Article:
At race start time, my colleague and I had raised over 1100K in just a few weeks and I felt part of a team again as I wore IOCC’s logo on my racing top. However, while running the race I was overwhelmed by the unexpected: I felt completely drained and light-headed. By mile 4 I had become dizzy and labored in my running form. When I passed through mile 8 and saw my family cheering me on there was a part of me that just wanted to stop right there and walk with them back to the cars and speed home. The other part of me was very frustrated and had resolved that I was finishing this race without collapsing because of the donations from others to IOCC on behalf our running in this race.
In short, I finished in the top 10 women, 2nd in my age-group and was simply devastated by one of my slowest times in the half-marathon.
New Year’s Fears and Frustrations
If you know me well personally, the last couple of paragraphs make sense to you–if you don’t know me, I don’t blame you for being impatient with my tone.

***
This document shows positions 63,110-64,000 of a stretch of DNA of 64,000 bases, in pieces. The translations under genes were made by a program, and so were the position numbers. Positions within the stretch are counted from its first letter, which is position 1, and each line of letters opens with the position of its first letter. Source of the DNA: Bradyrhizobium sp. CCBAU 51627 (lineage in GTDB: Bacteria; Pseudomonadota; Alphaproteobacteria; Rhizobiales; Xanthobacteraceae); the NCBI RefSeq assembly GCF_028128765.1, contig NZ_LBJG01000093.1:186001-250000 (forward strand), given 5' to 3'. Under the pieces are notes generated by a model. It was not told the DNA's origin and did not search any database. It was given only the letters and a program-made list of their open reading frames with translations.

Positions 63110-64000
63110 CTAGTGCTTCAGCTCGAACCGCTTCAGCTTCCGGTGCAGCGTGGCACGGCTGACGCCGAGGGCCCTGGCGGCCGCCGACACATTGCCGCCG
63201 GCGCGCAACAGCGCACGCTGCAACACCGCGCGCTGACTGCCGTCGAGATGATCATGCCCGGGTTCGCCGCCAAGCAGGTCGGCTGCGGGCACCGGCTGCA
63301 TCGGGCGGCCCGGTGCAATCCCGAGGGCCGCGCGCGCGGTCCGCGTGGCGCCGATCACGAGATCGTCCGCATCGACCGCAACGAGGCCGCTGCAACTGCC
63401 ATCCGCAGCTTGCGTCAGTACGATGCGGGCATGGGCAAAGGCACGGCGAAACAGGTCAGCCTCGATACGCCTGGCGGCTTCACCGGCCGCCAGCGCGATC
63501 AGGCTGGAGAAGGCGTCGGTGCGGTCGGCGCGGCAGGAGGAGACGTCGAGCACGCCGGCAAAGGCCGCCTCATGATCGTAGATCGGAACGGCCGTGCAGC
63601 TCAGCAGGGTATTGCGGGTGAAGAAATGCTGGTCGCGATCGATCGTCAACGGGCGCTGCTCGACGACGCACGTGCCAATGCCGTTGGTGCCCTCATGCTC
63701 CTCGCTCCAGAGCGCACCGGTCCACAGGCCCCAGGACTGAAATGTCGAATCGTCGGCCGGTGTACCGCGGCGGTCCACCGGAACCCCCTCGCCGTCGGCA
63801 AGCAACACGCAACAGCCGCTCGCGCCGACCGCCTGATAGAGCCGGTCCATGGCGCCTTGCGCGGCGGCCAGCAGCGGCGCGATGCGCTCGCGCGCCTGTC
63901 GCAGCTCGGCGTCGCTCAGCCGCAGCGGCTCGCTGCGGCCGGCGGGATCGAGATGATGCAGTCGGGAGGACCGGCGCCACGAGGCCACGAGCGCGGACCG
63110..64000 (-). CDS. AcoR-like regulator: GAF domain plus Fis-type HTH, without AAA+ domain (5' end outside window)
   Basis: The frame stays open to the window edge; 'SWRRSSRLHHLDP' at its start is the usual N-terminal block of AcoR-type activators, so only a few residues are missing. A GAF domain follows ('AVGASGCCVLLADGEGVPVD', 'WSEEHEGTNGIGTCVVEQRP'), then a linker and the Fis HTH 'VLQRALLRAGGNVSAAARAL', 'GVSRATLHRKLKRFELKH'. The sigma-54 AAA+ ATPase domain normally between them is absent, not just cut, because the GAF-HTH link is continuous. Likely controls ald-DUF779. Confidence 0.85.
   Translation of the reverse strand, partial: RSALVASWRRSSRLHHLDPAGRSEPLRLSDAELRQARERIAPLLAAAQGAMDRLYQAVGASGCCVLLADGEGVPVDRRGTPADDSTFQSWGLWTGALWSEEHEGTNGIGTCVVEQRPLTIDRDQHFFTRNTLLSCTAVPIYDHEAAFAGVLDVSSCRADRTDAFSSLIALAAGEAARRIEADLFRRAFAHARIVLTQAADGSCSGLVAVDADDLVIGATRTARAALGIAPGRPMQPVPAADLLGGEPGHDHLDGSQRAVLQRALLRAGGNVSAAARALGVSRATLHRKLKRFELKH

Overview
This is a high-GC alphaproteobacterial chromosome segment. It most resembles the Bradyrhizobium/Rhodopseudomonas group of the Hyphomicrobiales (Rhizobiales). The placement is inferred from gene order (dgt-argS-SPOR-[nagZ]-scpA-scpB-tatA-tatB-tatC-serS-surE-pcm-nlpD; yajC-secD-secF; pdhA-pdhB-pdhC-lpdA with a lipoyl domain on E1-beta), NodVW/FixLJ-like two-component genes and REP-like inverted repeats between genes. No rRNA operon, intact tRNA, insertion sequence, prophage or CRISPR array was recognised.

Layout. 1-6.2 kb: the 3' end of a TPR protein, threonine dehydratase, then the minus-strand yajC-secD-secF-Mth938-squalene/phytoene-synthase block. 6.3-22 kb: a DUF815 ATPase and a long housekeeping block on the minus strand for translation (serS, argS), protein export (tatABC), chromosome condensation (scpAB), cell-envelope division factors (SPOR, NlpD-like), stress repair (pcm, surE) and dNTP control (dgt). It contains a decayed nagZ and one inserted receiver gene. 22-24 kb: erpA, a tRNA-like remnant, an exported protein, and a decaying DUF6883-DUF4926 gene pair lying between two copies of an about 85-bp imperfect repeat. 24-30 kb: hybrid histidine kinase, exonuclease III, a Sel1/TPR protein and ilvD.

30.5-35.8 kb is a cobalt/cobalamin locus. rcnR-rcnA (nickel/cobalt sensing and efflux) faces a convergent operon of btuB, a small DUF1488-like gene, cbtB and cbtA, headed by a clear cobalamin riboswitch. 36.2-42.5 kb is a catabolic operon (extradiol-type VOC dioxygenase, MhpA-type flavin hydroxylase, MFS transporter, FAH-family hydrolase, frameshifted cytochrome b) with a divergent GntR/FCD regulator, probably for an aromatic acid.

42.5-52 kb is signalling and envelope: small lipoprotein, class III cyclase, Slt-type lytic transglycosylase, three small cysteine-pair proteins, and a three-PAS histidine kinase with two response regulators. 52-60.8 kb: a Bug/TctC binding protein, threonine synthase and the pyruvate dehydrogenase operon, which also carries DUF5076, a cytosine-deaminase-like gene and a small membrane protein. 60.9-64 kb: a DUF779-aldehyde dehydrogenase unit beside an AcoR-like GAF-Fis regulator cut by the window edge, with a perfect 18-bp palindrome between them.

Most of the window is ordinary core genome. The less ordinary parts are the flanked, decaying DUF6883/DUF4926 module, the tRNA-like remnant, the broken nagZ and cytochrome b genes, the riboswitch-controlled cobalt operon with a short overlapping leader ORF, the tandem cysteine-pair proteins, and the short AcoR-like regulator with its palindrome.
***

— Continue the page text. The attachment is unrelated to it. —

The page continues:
Of the many things I learned in 2013, it became clear to me that I really thrive on helping others and if I’m to push my body physically then I definitely need a cause to support beyond myself. Within weeks of the switch I made to run for charity I had also received a call that I was nominated to be part of the induction class for the 2014 Palm Beach Sports Commission Hall of Fame banquet in March. Cliche as it may seem, I felt like everything in my athletic life had come full circle.
There’s also my squirming emotion that revolts against the idea of being inducted into an athletic hall of fame: My will screams that I’m not done yet with my competitive days, the Olympic torch continuously burns in my heart for a chance to make the Games and I still dream of races both past and future like a soldier might be haunted by battles on the field.
What is more important to learn? Is it to rise up always and conquer? Or is it more complicated; can success also be found in being content to accept and forgive one’s self for not accomplishing the stereotypical dream story of a child growing up from a poor and abused background to achieve star athlete status on the worldwide stage?
Peace and Gratitude